“LaChappelle made his first robotic hand out of LEGOs, fishing wire, and electrical tubing when he was all of 14 years old, and it’s now, after considerable effort on his part, a 3D printed marvel capable of operating in conjunction with the user’s mind.”
“It’s considerably more functional than a traditional prosthesis – and stronger than a human hand. LaChappelle says the next generation of the arm was capable of sustaining 50 pounds of pressure on each individual finger. ‘The strength of the hand is so great that it’s almost dangerous,’ LaChappelle says of the device.” [More…]
The above quotes are from a 3DPrint.com article, “Teen Launches GoFundMe Campaign to 3D Print Prosthetic Arms You Can Control with Your Brain.” (20 Jan 2015)
Easton LaChappelle has developed a million-dollar brain-controlled artificial limb. Now he’s giving away the technology as an open source project.
“There’s been a fundamental shift in how we see technology. Science and engineering are no longer just industries. Technology is something we’re passionate about, whether we’re arguing over the iPhone or eagerly anticipating the next technology that will change everything. Just like every song has a story, the technology we most care about has a deeply personal journey behind it, from Steve Jobs’ decades-long obsession with changing how we use computers to Sergey Brin and Larry Page turning a fascination with the mathematics that underlie how we use the Internet into Google. Just like we care as much about the singer as we do the song, we care about the engineer behind the world-changing idea.” [More…]
Synopsis. In “Posthuman,” we ask some of the most important names in science to help us peer through and envision what the world of tomorrow looks like. From the ability to see through walls and heal ourselves with robotic immune systems, to the use of 3D printers to generate replacement organs, “Posthuman” encapsulates a buffer zone between what is here today, and what is just around the corner.
In our first segment, we spoke to Ali Khademhosseini, associate professor at Harvard-MIT, at the 2014 Blavatnik Awards. Khademhosseini is pioneering the push to develop 3D printed tissues and organs. His team was among the first to successfully 3D-print blood vessels. This video was first published to YouTube on 4 October 2014. (source)
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Synopsis. Scientists could be one step closer to creating organs for transplant using 3D printing technology. A group of researchers from South Carolina in the USA, together with their Chinese colleagues from Zhejiang University, have made headway in understanding how so-called biological “inks” behave as they are dispensed through the nozzle head of a 3-D printer. The printer drops the biological ink, composed of cells, in a precise way to build up the organ of choice. “The broad spectrum of what we’re doing is called biofabrication,” says Dr Michael Yost, who is heading the research. “Biofabrication just means using some basic techniques in engineering to create new tissues and tissue components,” he added. Scientists lower the bio-ink through a syringe into a Petri dish. The printer is equipped with UV rays to sterilise the cells, while two mounted lights hover above with electronic microscopes to allow a closer look at the cells. [More…]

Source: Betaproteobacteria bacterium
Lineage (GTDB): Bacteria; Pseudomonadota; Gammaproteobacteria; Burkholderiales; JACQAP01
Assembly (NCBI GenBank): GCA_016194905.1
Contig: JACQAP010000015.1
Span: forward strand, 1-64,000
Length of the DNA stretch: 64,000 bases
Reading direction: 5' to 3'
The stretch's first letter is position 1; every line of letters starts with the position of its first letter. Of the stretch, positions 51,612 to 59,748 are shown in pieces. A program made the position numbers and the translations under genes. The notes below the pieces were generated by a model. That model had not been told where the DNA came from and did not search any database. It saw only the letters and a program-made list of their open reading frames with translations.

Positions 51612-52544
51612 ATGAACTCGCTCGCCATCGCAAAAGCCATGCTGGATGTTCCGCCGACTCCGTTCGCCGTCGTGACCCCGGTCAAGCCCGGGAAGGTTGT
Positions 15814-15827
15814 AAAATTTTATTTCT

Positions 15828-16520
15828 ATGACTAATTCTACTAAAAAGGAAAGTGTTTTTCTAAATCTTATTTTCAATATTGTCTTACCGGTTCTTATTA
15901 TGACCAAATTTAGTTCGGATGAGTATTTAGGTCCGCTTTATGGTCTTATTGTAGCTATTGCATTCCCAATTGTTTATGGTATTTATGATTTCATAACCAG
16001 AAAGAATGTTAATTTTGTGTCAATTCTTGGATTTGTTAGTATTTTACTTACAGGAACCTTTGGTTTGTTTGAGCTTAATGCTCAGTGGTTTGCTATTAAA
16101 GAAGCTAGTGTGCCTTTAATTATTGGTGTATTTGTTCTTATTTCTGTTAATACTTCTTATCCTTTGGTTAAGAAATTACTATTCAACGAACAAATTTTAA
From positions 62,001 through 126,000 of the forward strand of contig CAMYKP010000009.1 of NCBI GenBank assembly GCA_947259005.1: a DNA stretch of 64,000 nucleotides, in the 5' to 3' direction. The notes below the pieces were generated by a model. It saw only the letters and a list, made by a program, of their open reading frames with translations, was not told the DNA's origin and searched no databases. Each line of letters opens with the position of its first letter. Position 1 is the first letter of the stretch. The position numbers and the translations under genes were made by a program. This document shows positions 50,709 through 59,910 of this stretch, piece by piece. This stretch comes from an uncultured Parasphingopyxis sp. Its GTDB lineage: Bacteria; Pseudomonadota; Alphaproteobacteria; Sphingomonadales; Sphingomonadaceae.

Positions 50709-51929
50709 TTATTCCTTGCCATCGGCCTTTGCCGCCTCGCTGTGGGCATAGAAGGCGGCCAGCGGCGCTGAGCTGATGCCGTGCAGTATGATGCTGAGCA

This video was first published to YouTube on 5 September 2014.
Click here to view the video on Huffington Post.
Synopsis. The next breakthrough in medicine may be coming from computers instead of laboratories. 3D printing has been adapted by doctors to create skin and blood vessels, but entire human organs are on the horizon. What promises does the technology hold? Originally aired on June 6, 2014. (source)
Synopsis. Successful researches are going on to produce bio-organs to replace defective ones from a diseased person. Soon, we will enter in a era,may be in a decade or two, when these bio-technology will be available in every hospital. They will take your DNA sample & print the organ & tissue on 3D bio-printer, required for your treatment. First published to YouTube on 3 June 2014. (source)
Originally published to YouTube by CNN on Aug 9, 2013. (source)
Synopsis. “China reveals its first 3-D bio printer to make human body parts, as Patricia Wu reports.”
This video was first published to YouTube on Jul 15, 2013. (source)
Synopsis. “How is 3D printing changing the future of prosthetic and animatronic limbs? Tinkering with this new technology 17-year old inventor Easton LaChappelle is creating robotic limbs with strength and dexterity beyond human, and will create new models for custom prosthetics in the not-so-distant future.”
Synopsis. “Many of the technologies first fictionalized in Star Trek are now a reality. Using x-rays, scans, and a mixture of cells, scientists can actually print human tissue and organs.” This video was originally published to YouTube on 13 May 2013. (source)
Originally published to YouTube on May 10, 2013.
Synopsis. What do you get when you combine prosthetics and 3D printing? In this inspiring talk, 17-year old Easton LaChappelle shows us how he has been using new technologies to print and build cheaper, customizable prosthetics that could change millions of lives.